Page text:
Other adaptations happen on different temporal and spatial scales. One farmer changed practices due to rainfall predictions: ridges for heavy rain and CA for dry conditions, preventing long-term benefits assigned to reduced tillage. Some liked to split up the fields for both practices to reduce risks, or in one case, the farmer moved his 0.1 ha of CA around the field suggesting all land could benefit.
Many in the agricultural research world find the adaptation of practices not positive (e.g. moving 0.1ha of CA around means benefits do not last). However, this can help understanding what works and what does not within the farming reality. These experiences show that technical packages cannot just be transferred without local adaptation.
2. People aren’t always rational: Social dynamics
There are many reasons for the variety of ways farmers use the promoted practices, including the role of social dynamics such as social opinions, beliefs and pressure.
One example which particularly stuck out to me was Violet’s* story. She takes care of nine people in her household and has various jobs working in other people’s fields, roadside development, and she rents out land – all while also working on her own field. As quoted from her interview in the paper:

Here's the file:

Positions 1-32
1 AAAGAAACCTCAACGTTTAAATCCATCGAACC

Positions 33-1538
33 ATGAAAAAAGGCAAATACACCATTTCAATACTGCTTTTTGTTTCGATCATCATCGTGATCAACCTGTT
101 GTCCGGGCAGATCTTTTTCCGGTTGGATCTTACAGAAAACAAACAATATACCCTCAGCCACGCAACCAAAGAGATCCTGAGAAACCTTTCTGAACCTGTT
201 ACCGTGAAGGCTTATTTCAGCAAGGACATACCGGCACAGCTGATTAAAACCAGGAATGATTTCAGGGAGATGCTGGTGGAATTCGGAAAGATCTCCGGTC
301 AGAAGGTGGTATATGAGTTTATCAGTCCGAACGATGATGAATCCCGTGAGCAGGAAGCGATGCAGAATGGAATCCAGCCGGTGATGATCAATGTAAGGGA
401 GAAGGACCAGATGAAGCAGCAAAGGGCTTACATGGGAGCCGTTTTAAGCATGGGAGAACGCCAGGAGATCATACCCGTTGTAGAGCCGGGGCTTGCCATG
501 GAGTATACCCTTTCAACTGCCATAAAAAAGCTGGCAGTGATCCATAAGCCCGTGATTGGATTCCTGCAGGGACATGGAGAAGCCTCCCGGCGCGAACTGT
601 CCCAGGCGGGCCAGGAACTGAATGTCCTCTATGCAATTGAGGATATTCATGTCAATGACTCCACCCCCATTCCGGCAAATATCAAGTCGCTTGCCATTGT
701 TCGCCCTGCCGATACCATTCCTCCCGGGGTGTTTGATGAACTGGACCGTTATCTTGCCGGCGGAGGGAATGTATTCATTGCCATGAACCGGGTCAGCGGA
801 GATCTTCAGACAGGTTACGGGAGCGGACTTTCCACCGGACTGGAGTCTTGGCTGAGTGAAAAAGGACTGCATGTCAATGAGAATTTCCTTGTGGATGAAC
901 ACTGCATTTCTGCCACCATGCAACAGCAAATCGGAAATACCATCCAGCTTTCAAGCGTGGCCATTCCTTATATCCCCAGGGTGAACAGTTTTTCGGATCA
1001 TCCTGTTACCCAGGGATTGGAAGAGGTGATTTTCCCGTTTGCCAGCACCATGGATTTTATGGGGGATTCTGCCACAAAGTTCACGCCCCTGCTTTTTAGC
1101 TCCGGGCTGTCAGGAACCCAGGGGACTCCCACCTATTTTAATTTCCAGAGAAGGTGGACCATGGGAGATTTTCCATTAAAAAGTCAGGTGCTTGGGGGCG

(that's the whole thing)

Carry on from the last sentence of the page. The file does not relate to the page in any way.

“On the fields where the children helped her, they made new ridges, because her children oppose to not making new ridges despite her own observation that maize does better when planted on old ridges. In 2008, she did [..] CA on 1 acre, but she felt intimidated by others. People were laughing that the plants were so close to each other and will not do well. Now, she still kept the 0.1 ha because the yield was good. The others still disparaged but 0.1 ha was acceptable by them as a test. She says that most of them think that the trial farmers do CA only because they get support and are the extension officer’s farmers.”